Nearly twenty years ago Spring Breakers director Harmony Korine co-wrote one of the most graphic and scathing portrayals of youth in the shape of Larry Clark’s Kids. It seems, despite the passing of time, that Korine’s opinions on the youth of today have changed very little. What is more worrying, and perhaps either fabricated or terrifyingly true, is that the young girls at the centre of Spring Breakers have acquired a penchant for violence without any concern for the repercussions.
When Candy (Vanessa Hudgens), Brit (Ashley Benson) and Cotty (Rachel Korine) realise they don’t have enough money to head off on spring break they take matters into their own hands. Successfully robbing a chicken shop, with nothing more than water pistols, they raise the money and drag good, Godly girl Faith (Selena Gomez) off to Florida for a bit of sun, sea, sleaze and sex. Falling foul of the law, the girls are bailed from prison by local drug-dealer come rapper Alien (James Franco), who soon shows them what a good time really is.
For its first 45 minutes Spring Breakers is nothing more than pure titillation. Soft-core images of breasts and enough crotch shots to make even The Sun’s Page 3 blush, it is essentially Piranha 3D without the fish. It’s repetitive, Korine composing endless montages of girls with booze, bongs and boobs hanging out. Of course it’s a prime opportunity for former Disney princesses Gomez and Hudgens to shed the sparkly dresses, Hudgens in particular seizing the chance with both hands, but after the initial shock you’re left wondering what happened to anything resembling a plot.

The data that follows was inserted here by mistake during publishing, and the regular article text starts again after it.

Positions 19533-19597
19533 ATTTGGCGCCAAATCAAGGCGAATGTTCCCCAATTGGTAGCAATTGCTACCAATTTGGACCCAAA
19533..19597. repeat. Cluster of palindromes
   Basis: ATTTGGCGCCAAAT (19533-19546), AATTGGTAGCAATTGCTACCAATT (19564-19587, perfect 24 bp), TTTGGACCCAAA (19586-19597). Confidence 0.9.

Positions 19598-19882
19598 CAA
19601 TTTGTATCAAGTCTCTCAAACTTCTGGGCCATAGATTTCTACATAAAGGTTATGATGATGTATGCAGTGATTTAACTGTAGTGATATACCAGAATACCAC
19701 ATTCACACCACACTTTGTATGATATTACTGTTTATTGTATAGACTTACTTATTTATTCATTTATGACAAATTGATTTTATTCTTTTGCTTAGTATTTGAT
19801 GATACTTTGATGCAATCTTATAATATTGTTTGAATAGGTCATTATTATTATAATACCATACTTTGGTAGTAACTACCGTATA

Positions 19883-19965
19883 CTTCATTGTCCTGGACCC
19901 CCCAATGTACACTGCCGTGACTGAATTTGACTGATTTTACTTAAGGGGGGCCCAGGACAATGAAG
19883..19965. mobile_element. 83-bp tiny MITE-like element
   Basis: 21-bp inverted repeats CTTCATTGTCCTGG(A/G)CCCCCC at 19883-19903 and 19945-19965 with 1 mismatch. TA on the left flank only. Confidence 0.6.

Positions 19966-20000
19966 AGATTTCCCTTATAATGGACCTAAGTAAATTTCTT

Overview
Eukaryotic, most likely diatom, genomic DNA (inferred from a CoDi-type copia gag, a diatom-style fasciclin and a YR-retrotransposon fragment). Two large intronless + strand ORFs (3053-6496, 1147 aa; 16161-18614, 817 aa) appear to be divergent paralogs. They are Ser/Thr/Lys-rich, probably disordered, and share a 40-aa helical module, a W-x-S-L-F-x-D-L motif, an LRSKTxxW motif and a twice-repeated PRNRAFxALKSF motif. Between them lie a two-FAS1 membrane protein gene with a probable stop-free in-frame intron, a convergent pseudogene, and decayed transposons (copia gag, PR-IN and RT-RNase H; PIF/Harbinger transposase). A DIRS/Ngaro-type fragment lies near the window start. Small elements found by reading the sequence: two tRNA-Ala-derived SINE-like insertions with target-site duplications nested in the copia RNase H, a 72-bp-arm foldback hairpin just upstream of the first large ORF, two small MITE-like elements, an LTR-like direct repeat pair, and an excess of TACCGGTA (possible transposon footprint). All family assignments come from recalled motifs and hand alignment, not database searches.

And then it shifts, the moment Franco’s cartoonish, Ali G like Alien arrives we see another side to the girls. A self-destructive violent side. A belief that they’re invincible and we begin to understand that they’re simply looking for the ultimate high. But perhaps more pertinent is that, through all this, they’ve become numb to life, that, as one character says it’s just a movie, a video game or a break from reality.
Korine’s visuals support the girls’ sense of a heightened world, seeping the film in enough neon-glow that you wonder if you’ll go blind by looking directly at it. Lacing the film with Steven Soderbergh style repetitious voiceovers to make his point abundantly clear, Spring Breakers is often an assault on the senses and brings with it everything that implies.
But by the time the girls are fully immersed in Alien’s world you begin to understand what Korine is aiming for, albeit in an often frustratingly puerile way. The film, once it’s got its attempts to arouse out of the way, is an often beautiful and haunting investigation at a disenfranchised youth. That for all their studies at college, their tiny bikinis and endless dancing, these girls are trying to find an identity, something they can claim as their own. Parallels can be drawn with Danny Boyle and Alex Garland’s The Beach but Breakers packs a much more back-breaking (rather than back-packing) punch. There is no moral learned here, for the most part the girls remain num to the world around them, even when blood is spilled and vendettas paid.
Easily one of the most polarizing films you’ll ever see, Spring Breakers is half tabloid baiting trash, half stunning look at an alienated youth. Given its tone, style, themes and target audience Spring Breakers is likely to last forever as a cult film but one that, with less self-indulgence on Korine’s part, could have been great. Instead it will have to settle for a trip just about worth taking.